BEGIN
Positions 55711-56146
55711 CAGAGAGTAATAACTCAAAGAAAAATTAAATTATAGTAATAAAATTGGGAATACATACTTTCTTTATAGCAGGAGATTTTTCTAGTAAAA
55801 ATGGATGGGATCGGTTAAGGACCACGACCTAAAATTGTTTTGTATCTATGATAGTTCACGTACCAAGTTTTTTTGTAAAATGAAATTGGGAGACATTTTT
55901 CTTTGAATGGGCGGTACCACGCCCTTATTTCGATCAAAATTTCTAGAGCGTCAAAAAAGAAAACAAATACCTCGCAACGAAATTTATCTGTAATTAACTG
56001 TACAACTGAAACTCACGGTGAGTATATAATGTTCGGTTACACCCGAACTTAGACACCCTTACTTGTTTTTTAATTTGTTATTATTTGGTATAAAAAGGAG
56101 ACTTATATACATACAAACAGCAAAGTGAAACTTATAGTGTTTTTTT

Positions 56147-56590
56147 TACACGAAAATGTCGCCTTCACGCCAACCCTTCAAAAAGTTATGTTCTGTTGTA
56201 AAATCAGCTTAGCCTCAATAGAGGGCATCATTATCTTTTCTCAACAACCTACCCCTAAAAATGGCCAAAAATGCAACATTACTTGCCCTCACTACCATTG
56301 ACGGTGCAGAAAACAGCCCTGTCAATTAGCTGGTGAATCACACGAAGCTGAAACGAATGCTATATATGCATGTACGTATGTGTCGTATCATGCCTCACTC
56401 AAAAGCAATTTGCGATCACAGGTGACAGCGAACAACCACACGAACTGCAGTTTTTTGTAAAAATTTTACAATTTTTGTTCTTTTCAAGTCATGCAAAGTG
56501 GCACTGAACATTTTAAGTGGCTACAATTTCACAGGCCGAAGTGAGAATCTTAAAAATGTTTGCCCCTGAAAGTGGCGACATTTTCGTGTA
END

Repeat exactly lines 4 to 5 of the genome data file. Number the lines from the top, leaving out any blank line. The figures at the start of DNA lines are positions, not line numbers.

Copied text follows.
55901 CTTTGAATGGGCGGTACCACGCCCTTATTTCGATCAAAATTTCTAGAGCGTCAAAAAAGAAAACAAATACCTCGCAACGAAATTTATCTGTAATTAACTG
56001 TACAACTGAAACTCACGGTGAGTATATAATGTTCGGTTACACCCGAACTTAGACACCCTTACTTGTTTTTTAATTTGTTATTATTTGGTATAAAAAGGAG